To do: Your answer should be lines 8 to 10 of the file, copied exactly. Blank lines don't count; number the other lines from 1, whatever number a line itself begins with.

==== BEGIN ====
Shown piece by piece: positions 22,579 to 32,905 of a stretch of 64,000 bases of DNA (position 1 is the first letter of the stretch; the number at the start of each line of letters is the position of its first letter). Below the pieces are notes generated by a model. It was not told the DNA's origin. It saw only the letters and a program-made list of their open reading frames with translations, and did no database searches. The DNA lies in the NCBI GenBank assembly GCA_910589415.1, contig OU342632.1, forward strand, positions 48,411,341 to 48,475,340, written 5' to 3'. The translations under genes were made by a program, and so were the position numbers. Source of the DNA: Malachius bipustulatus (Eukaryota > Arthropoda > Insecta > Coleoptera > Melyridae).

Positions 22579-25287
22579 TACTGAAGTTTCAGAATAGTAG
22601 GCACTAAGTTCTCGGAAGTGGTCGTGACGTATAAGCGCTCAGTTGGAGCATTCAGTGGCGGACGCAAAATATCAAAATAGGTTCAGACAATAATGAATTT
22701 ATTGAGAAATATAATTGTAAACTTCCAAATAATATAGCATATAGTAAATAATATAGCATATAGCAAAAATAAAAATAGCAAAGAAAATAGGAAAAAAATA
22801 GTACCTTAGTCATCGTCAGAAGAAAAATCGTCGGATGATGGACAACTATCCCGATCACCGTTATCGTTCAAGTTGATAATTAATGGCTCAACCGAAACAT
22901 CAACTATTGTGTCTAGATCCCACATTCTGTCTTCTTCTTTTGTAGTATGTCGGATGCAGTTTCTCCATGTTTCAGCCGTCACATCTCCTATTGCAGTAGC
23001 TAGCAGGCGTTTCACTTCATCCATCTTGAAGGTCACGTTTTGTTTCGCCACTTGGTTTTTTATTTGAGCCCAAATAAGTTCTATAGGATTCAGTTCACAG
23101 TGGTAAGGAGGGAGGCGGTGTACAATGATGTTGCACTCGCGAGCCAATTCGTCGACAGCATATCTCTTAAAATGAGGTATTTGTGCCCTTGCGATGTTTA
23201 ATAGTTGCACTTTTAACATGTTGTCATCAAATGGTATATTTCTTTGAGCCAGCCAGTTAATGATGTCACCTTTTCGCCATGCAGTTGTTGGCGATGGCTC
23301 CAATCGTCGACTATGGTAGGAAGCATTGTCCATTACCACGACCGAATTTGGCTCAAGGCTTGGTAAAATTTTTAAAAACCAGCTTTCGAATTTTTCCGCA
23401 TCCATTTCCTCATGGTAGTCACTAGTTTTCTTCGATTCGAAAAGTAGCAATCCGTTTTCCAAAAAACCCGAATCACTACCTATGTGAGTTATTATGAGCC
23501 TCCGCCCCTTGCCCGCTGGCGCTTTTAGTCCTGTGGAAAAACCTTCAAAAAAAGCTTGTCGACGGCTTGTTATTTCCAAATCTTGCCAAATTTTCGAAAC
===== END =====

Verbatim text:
23001 TAGCAGGCGTTTCACTTCATCCATCTTGAAGGTCACGTTTTGTTTCGCCACTTGGTTTTTTATTTGAGCCCAAATAAGTTCTATAGGATTCAGTTCACAG
23101 TGGTAAGGAGGGAGGCGGTGTACAATGATGTTGCACTCGCGAGCCAATTCGTCGACAGCATATCTCTTAAAATGAGGTATTTGTGCCCTTGCGATGTTTA
23201 ATAGTTGCACTTTTAACATGTTGTCATCAAATGGTATATTTCTTTGAGCCAGCCAGTTAATGATGTCACCTTTTCGCCATGCAGTTGTTGGCGATGGCTC